Glenn Bailey, CPA

In July of 2013, North Carolina adopted N.C. Gen. Stat. § 105-164.4(a)(11), which imposes the 4.75% general State and applicable local and transit rates of sales and use tax “to the sales price of a service contract” sold by a retailer on or after January 1, 2014 and sourced to this State.

N.C. Statutes define “service contract” as “a warranty agreement, a maintenance agreement, a repair contract, or a similar agreement or contract by which the seller agrees to maintain or repair tangible personal property.” They also define “tangible personal property” as “personal property that may be seen, weighed, measured, felt, or touched or is in any other manner perceptible to the senses. The term includes electricity, water, gas, steam, and prewritten computer software.”

A single repair transaction or installation of a product as part of a transaction between a retailer and a purchaser for tangible personal property that is not completed pursuant to a “service contract” sold to a purchaser is not a taxable service. The tax does not apply to a contract where a person agrees to maintain, service, or repair real property or an item of tangible personal property permanently attached to real property, if the contract is sold to the purchaser after the item is installed. A service contract sold at the same time as the item would be subject to tax.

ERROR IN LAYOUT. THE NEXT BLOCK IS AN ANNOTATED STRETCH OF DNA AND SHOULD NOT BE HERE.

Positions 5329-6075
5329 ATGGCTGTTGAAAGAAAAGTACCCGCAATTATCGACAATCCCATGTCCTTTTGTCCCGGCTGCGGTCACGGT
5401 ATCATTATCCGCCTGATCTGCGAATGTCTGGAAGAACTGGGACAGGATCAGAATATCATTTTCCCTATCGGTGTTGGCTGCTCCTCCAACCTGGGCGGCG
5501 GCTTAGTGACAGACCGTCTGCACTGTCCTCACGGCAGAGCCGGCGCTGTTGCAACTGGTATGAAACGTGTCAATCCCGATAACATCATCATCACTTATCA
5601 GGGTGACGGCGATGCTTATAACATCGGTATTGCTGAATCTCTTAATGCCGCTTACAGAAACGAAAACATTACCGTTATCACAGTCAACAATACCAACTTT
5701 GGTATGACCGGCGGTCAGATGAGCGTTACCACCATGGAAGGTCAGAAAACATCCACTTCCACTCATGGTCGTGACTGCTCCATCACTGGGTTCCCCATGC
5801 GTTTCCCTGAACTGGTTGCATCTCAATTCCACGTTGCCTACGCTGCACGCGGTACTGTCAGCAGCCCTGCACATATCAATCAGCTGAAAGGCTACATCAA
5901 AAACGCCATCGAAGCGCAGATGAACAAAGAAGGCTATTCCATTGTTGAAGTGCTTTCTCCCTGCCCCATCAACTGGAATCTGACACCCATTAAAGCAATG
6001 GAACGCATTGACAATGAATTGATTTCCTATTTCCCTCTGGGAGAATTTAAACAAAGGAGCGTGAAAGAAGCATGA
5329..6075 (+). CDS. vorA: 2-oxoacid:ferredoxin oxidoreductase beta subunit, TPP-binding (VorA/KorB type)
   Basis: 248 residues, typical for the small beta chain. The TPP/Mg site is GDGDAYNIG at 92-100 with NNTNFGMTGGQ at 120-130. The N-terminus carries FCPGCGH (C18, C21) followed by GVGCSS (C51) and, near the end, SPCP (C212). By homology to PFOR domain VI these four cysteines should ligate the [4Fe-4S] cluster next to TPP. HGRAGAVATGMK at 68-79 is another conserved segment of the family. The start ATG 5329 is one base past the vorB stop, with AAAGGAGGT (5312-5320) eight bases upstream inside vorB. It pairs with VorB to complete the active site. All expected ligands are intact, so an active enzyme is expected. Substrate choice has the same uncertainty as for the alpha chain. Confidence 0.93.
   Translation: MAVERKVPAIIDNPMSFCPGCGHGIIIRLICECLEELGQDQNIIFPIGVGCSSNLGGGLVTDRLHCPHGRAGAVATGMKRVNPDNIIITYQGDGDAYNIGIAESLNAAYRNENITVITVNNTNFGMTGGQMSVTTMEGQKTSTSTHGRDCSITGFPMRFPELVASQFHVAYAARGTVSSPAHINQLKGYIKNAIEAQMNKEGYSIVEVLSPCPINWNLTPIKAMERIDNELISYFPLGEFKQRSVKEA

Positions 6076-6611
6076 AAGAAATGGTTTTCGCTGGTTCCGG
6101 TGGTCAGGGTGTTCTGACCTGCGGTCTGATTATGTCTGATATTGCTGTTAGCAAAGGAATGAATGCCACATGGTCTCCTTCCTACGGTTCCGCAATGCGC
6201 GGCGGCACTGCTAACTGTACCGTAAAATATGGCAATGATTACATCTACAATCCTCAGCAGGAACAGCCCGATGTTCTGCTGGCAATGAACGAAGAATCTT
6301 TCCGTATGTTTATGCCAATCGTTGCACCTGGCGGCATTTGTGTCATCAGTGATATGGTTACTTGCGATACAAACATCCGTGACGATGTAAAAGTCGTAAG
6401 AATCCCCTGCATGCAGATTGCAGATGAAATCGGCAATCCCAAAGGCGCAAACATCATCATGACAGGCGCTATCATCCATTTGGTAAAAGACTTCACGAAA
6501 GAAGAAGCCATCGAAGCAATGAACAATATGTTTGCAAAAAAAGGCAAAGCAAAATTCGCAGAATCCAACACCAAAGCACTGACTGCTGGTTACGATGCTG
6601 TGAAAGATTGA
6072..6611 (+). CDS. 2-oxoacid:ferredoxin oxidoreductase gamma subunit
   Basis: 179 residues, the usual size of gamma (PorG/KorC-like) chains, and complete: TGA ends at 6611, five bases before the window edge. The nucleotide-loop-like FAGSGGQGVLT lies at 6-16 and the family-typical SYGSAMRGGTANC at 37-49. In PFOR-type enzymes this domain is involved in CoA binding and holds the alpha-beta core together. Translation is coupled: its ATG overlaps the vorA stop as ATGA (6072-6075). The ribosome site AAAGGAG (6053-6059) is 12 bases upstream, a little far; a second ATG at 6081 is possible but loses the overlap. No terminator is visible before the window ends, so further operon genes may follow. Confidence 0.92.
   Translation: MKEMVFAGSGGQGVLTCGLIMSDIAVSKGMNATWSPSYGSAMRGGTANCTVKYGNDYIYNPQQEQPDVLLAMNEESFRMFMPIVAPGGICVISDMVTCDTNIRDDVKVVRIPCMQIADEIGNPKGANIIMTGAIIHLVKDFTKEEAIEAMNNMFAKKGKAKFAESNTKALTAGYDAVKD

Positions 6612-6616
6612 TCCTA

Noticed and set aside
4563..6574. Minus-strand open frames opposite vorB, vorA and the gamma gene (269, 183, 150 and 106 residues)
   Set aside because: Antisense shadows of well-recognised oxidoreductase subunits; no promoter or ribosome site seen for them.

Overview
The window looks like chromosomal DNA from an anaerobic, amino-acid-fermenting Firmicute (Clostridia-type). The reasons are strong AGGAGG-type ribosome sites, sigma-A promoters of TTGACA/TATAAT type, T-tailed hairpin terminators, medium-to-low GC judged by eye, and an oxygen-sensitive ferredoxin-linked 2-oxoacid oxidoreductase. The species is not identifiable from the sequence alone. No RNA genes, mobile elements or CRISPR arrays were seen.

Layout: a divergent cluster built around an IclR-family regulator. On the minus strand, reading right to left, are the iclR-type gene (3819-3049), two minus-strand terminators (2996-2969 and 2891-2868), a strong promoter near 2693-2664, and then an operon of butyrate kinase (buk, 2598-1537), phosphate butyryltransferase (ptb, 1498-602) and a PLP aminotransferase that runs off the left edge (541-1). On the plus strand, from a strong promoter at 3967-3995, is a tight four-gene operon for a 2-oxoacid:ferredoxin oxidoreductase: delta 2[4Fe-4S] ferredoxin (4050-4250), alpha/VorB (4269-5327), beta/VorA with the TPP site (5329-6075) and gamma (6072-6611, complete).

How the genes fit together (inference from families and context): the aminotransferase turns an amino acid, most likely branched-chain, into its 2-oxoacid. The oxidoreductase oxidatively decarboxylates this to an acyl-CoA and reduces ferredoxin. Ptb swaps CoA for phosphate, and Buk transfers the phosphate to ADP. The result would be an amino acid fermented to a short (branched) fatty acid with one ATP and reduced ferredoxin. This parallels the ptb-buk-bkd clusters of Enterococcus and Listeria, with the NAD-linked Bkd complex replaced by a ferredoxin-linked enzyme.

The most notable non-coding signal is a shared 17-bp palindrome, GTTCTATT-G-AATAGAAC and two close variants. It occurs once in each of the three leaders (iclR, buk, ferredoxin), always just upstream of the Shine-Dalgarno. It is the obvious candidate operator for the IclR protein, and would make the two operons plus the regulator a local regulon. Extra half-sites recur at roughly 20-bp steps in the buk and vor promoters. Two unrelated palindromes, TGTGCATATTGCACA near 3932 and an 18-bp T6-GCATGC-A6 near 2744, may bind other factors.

The regular North Carolina rules about being “engaged in business” in the state and sourcing of sales transactions applies. N.C. Directive SD-13-5 has the details and some examples of taxable and non-taxable transactions. Please consult your tax advisor if you are doing business in North Carolina to ascertain the applicability of this new rule to your business activities.

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